My book is a middle grade novel about a boy named Charlie who thinks he is doing okay after the death of his mother. He has Mathletes, he has school, and he has his friends. But then his little sister, Imogen, finds a passageway under her bed to a world very much like their own, with one key difference: Mom is alive. But things are not as they seem. Charlie needs to find out the truth of this alternate world before he loses himself, the true memory of their mother and Imogen, forever.
My book has a little bit of everything: magic, math, hope, and a really great dog named Ruby.
What inspired you to write this story?
There are a lot of things that inspired the writing of Charlie’s story. My father passed away when I was younger so I think a lot of those feelings of loss and sadness and trying to find a new “okay” gave this story roots. I wrote the book that my younger self needed.
I also tutor students in math and used to teach fifth grade science. Charlie’s always been a mathematician to me. It was really interesting to contrast Charlie’s love of math (and its unchanging nature) with his constantly evolving feelings, hopes and understandings. Charlie wants there to be concrete answers, but life doesn’t always give them to you.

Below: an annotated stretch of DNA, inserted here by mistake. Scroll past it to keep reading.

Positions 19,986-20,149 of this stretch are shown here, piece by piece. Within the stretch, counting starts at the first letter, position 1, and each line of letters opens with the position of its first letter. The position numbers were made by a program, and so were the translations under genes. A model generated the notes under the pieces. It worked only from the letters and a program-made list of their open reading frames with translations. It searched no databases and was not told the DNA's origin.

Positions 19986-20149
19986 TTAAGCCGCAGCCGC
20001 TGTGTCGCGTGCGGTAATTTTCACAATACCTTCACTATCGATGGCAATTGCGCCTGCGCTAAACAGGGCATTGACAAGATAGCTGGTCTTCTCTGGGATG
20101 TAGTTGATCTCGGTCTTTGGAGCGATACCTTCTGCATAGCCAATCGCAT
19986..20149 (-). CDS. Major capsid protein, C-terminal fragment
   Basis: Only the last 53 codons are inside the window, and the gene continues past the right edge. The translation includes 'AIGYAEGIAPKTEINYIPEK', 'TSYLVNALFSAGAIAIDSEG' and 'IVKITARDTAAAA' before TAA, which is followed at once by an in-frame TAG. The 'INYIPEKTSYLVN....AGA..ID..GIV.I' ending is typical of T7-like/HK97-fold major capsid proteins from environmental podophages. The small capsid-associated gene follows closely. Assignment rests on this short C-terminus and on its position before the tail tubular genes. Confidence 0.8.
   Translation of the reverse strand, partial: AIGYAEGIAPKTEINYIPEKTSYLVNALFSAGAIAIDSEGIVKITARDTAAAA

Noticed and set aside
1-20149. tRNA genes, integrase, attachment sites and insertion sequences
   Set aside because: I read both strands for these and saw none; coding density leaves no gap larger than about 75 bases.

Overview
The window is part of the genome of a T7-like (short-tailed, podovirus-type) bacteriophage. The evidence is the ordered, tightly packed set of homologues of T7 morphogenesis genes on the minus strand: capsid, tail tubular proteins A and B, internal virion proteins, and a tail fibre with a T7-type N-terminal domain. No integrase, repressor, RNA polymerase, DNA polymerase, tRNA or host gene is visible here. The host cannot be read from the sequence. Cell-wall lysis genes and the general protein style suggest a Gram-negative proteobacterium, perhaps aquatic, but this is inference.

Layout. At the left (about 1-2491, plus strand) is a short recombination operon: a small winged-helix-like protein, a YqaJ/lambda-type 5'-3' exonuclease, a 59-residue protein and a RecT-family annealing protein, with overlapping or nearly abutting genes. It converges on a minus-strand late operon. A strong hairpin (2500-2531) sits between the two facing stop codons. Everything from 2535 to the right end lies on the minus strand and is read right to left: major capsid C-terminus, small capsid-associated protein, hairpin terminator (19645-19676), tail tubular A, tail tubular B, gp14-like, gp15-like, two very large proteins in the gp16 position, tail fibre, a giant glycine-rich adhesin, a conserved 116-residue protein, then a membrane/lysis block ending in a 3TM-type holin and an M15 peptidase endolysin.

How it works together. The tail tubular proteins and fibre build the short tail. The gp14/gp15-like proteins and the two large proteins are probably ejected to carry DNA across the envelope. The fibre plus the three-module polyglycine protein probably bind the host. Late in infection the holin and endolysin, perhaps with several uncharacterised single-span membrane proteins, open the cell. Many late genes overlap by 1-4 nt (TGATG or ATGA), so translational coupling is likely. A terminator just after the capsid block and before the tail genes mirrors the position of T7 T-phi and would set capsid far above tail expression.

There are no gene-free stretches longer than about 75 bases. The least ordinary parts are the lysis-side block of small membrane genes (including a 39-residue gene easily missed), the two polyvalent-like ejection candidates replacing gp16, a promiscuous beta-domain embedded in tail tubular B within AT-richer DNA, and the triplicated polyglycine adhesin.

What are some interesting things you learned when researching for this book?
I did a lot of interesting research for this book. This research involved both using books and the internet to find answers.
Even though I grew up in Cincinnati where the book takes place, I made sure to look at maps of the area where Charlie lived. This added an extra layer of authenticity to his comings and goings (though I did take a few liberties). Google Maps was a great resource for this. Not only did I get to look at the street layouts but I also could look at pictures of the area. I researched the stars, constellation stories, different mathematical terms, and telescopes. An observatory in Cincinnati plays an interesting role in the story, and I e-mailed with the director to get the floor plans and discuss what could actually be seen by the telescopes. I love learning new things.